All in Ideas and Opinions
Attempts to reform the way criminals are sentenced and how much time they spend behind bars have made little headway in the Florida legislature in recent years.
But following the passage of federal criminal justice reform in December, it seems state legislators from both parties may be ready to take a new look at reforming the state’s prison system.
The teenage detainees at the Juvenile Justice Center in Fresno don’t have a lot of choices – certainly not about what time they wake up to begin their day with stretches and push-ups, nor how long they can linger over breakfast before they go to classes, nor, on weekends, whether they clean up their cells.
But once a month, 10 of them choose to discuss literature.
National research shows that nearly half of the youth in the juvenile justice system are performing below grade level in reading and math, many are marginally literate or illiterate, and most have a history of significant truancy and grade retention. About two out of three students drop out after exiting the juvenile justice system.
Here are several strategies that can make a difference.
Under a 2015 amendment to Utah’s juvenile-offender laws, shackles for minors were restricted only to those judged a flight risk or who might harm others. A subsequent rule enacted by the Utah Judicial Council, allowed a judge to decide on a case-by-case basis whether a youth should be shackled to be restrained in court.
Yet that judicial rule has an exception for “exigent circumstances.” And in Manti, court officials say the outdated Sanpete County Courthouse presents security issues that require them to routinely shackle youths.
The kid who kicked the classroom trash can is still stuck in juvenile courts three years later — and that bugs the former prosecutor who handled his case.
Statistics don’t quite capture the extent of U.S. poverty. A new measure could change that.
PATERSON — Local education advocates say the Paterson district should consider increasing its counseling staff and cutting the number of police officers and security guards in schools.
Two state statutes in Idaho govern the process of transferring youths from juvenile to adult court. Those laws are Idaho codes 20-508 and 20-509. The latter, 20-509, lists nine offenses, and states if any juvenile 14 or older commits any of those nine crimes, they are automatically tried as an adult.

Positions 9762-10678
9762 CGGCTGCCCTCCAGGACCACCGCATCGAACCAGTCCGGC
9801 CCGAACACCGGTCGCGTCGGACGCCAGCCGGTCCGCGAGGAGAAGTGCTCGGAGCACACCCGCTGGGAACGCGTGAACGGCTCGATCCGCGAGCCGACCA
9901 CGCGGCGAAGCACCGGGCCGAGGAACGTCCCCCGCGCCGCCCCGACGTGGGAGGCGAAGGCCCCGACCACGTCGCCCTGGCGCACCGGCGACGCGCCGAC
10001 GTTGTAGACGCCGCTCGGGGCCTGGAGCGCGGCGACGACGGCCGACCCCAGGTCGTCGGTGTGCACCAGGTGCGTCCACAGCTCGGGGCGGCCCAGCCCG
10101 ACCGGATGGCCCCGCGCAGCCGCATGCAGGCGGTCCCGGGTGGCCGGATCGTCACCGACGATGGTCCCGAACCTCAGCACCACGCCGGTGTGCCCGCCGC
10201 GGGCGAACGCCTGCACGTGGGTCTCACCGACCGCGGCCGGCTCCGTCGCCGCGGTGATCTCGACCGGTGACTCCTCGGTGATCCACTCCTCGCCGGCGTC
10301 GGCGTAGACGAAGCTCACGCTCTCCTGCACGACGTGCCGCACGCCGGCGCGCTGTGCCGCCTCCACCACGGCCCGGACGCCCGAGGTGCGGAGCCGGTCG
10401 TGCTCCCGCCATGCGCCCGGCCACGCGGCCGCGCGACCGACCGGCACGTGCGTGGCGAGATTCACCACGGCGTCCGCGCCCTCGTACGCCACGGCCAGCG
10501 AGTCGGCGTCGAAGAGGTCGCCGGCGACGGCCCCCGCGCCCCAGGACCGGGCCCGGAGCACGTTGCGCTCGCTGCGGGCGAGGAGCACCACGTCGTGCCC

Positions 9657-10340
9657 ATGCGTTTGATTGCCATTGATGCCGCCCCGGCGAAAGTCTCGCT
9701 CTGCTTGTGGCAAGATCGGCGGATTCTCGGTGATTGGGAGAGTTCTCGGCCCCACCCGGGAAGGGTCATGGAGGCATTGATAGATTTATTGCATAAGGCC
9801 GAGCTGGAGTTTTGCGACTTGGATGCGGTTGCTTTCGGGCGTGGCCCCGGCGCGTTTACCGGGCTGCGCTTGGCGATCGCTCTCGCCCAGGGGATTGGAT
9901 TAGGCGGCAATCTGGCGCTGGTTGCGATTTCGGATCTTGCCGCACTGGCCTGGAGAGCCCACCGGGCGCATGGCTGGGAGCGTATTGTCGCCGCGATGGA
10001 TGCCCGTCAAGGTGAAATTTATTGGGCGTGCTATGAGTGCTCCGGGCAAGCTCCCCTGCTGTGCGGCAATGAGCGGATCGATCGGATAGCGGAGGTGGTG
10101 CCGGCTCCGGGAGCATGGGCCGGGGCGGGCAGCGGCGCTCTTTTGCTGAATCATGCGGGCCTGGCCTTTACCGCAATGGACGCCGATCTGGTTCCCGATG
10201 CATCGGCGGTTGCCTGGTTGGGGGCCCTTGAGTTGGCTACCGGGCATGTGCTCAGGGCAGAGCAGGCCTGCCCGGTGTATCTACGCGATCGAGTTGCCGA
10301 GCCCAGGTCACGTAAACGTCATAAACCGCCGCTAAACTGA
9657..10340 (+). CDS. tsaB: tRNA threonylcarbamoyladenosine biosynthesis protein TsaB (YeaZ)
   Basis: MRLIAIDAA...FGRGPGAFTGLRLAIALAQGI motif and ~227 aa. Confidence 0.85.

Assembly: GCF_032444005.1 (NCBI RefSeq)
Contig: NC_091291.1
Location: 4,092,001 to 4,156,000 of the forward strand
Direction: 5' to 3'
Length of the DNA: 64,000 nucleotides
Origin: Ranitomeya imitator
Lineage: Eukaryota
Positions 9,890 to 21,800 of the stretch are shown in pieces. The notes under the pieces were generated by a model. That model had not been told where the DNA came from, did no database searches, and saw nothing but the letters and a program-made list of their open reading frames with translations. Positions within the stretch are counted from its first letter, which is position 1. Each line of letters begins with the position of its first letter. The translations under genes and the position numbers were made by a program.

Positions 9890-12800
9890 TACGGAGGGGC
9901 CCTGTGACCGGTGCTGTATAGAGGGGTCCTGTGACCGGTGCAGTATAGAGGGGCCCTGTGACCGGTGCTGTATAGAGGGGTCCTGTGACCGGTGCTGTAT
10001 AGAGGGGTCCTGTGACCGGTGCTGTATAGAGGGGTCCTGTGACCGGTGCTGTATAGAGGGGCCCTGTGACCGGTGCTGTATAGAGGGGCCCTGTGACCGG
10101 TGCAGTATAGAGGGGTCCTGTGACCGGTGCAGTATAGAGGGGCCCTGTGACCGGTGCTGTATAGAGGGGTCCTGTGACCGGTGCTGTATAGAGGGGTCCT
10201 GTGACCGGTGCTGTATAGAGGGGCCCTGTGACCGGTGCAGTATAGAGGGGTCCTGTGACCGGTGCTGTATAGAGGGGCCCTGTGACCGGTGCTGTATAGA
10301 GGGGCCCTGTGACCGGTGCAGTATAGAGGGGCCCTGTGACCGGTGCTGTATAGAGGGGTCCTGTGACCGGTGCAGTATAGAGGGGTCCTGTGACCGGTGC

In the early 2000s, when there were just two psychiatrists serving over 12 million people, Zimbabwe had to get creative to treat depression. Now, one bright idea — the Friendship Bench — is spreading far and wide.
King County, while building a new juvenile detention center, is also officially striving toward zero youth detention. It's exasperating some — but not all — of the critics who want to see the government hit that goal.
What is restorative justice? A practitioner explains how it works.
As Gov. Jerry Brown decides whether to sign SB 1391, juvenile justice advocates want to eliminate adult prosecution for 14- and 15-year-olds against opponents’ fears of irredeemable criminals going free too soon.
Over the last few weeks men and women across the United States – and even as far away as Nova Scotia, Canada – have protested to demand humane treatment for the incarcerated.
In 2016, when prisoners engaged in similar hunger strikes, sit-ins, and work stoppages, their actions barely registered with the national media. As someone who regularly writes about the history of prisoner protests and prison conditions today, this lack of interest was striking.
Of particular concern to some on the right is the term “systemic racism,” often wrongly interpreted as an accusation that everyone in the system is racist. In fact, systemic racism means almost the opposite. It means that we have systems and institutions that produce racially disparate outcomes, regardless of the intentions of the people who work within them.
Super-predator or statesman?
How the poor became an alien population.
Electronic monitors can violate people’s civil rights and carry unfair financial penalties.
In the #MeToo era, punch lines about sexual assaults in jail remain acceptable. But to Rodney Roussell, they’re a painful reminder of the nine years he spent in prison, where he was raped and sold into sexual slavery.
“The way we begin is with a very comprehensive mitigation report,” the organisation’s head, David Condliffe, said. In the case of one young man accused of a violent gang assault, compiling an intensive psychosocial profile took a worker a month and came at a cost of $10,000. Mr Condliffe told attendees at a function at Bendigo’s Ulumbarra Theatre today the expense was worth it.
Last Tuesday, I had the honor of representing a convicted felony murderer before the Colorado Supreme Court. He is guilty as charged, and an innocent man is dead. But there is so much more to the story.